January 29, 2023

The Hornet Family Part 3

We've spent the last few weeks looking at the program history and technical details of the F/A-18 Hornet family, but that overlooks a third aspect of the story, the airplane's service record both with the US and outside of it.


A CF-188A in a typically Canadian environment

Even as the Hornet was just beginning to enter service with the US, it was starting to rack up export orders. Initially, the plan had been for Northrop, who had built the YF-17, to handle those for land-based air forces with the F-18L, customer concerns over buying a design that wasn't actually in production and aggressive salesmanship by McDonnell Douglas saw the carrier-based version selected by a number of nations. The first buyer was Canada, who purchased 96 CF-188As and 40 CF-188Bs starting in 1980. These were used to replace a number of older aircraft, and remain the mainstay of the RCAF today, after several attempts to replace them with F-35s have failed. Hopefully, the most recent decision for the JSF sticks. Read more...

January 22, 2023

The Hornet Family Part 2

The F/A-18A Hornet was the first of the true modern multi-role fighters, equally able to take on air and ground targets, and later versions of the aircraft have continued that legacy. But as flight is a prerequisite to being able to fill either role, it first bears looking at the Hornet family as aircraft.


An F414 engine undergoes maintenance

Visually, all Hornets are quite similar, high-wing jets with twin tails canted outward, although they differ considerably in size. The Legacy Hornet is 56'1" long, has a wingspan of 40', and weighs 23,000 lb empty and 51,900 lb fully loaded. The Super Hornet is 60' long, has a wingspan of 44'8", and weighs 32,000 lb empty and 66,000 lb fully loaded. Propulsion comes from two General Electric engines, F404s for the Legacy Hornet, and F414s for the Super Hornet. These have been upgraded several times, but in general each F404 puts out about 12,000 lb of thrust, while the F414 has 14,000 lb of thrust. This is enough for most normal purposes, but for supersonic flight or rapid acceleration, afterburner is used. The afterburner dumps raw fuel into the exhaust of the jet engine, and boosts thrust to about 17,600 lb and 20,700 lb respectively. Even with afterburner, all Hornets are limited to about Mach 1.8, as the inlets for their engines (rounded on Legacy Hornets, square on Super Hornets) are fixed, instead of having variable ramps as used on faster airplanes. Read more...

January 20, 2023

Open Thread 122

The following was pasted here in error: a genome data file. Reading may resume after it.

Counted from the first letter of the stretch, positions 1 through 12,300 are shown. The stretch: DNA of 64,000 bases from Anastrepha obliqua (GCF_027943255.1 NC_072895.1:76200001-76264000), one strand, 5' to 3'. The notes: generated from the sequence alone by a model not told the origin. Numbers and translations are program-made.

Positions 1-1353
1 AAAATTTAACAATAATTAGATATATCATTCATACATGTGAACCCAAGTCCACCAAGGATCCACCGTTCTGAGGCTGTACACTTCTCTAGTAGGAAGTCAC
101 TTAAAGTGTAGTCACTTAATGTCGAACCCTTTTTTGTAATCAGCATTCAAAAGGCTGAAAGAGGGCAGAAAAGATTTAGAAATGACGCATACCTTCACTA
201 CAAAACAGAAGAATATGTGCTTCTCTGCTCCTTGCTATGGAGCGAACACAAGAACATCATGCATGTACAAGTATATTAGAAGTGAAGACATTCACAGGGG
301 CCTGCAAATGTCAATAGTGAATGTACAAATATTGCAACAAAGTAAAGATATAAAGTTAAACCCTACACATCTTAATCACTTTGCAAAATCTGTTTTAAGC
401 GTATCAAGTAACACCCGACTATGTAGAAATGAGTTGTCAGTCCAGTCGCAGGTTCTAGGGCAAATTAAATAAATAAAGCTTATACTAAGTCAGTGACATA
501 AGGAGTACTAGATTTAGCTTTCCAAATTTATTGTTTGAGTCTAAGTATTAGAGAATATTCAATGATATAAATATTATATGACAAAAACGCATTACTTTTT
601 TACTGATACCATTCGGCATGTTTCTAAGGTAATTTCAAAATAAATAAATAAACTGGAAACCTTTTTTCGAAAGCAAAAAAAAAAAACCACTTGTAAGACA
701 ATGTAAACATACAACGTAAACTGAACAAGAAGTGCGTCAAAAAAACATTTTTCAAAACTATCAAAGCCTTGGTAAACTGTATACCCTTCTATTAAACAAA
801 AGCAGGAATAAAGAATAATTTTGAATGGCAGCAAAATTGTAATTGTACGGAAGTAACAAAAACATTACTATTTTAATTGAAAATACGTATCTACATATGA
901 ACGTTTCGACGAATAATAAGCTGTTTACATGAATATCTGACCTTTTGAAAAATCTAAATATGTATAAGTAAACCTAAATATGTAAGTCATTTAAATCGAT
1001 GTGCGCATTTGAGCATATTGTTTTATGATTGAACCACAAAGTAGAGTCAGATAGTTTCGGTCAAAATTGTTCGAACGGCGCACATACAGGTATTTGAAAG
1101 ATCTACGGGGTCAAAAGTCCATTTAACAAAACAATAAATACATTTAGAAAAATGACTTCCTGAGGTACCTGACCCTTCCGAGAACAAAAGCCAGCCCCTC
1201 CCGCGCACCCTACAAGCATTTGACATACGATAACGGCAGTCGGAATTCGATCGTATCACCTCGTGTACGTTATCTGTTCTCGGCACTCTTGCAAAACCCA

It's time once again for our regular Open Thread. Talk about whatever you want, so long as it isn't Culture War.

The Naval Gazing Discord continues to go well, with over two dozen people on it and regular discussion of...a bunch of stuff. I think I'm going to see how it works for a virtual meetup next weekend, 1/28 at 1 PM Central (GMT-6).

Overhauls are Carrier Doom Parts two and three, Missile Guidance and for 2022, The Drone Revolution?* and The Virginia Class.

January 15, 2023

The Hornet Family Part 1

Today, the F/A-18 Hornet and Super Hornet form the backbone of American naval aviation, as well as serving in the air forces of seven other nations. Even though the F-35 is beginning to replace it in service, it will remain important for decades to come.


An F/A-18F Super Hornet (front) and an F/A-18C Hornet on the deck of a carrier

The F/A-18 story began not with the Navy, but with the Air Force. One lesson that many took from the Vietnam War was the continued importance of dogfighting, and pressure began to build for a light day fighter to fill that role in a future war, resulting in the Lightweight Fighter program in the early 70s. General Dynamics and Northrop were chosen to build prototypes for a competitive flyoff, producing the YF-16 and YF-17 respectively. The YF-16 was eventually selected, thanks to slightly superior performance and its use of a single engine, which provided commonality with the new F-15. As it developed, it gained more multirole capability, eventually emerging as the very successful F-16 Fighting Falcon. Read more...

January 08, 2023

Miramar 2022

Back in September, the Fatherly One and I ventured to San Diego to attend the Miramar Airshow, and invited Naval Gazing readers to join us. Five people showed up, and a great time was had by all, although I personally failed to use enough sunscreen, which made the next few days rather uncomfortable. Still, it was worth it to see a great airshow.


John Schilling and the Fatherly One in the bleachers1

Read more...

January 06, 2023

Open Thread 121

It's time once again for our regular Open Thread. Talk about whatever you want, so long as it isn't Culture War.

With 2022 behind us, it is time for the William D. Brown Memorial Award, for the biggest naval screwup that didn't kill anyone. This year, the jury decided to give the award to a non-naval party, Evergreen Marine, for the Ever Forward grounding, on the basis that they have broken William D. Brown's record for the worst grounding ever in Chesapeake Bay, managing to run a bigger ship aground and keep it there for twice as long. For the second year in a row, the runner-up was the US Navy, this time for the disaster that was the prosecution of the sailor eventually acquitted of setting fire to the Bonhomme Richard. It looks like NCIS is up to its old tricks again.

Also, a reminder that Naval Gazing now has a discord, which has seen some interesting discussions over the last two weeks, including Johan's aliens and me complaining about various aspects of the writing process.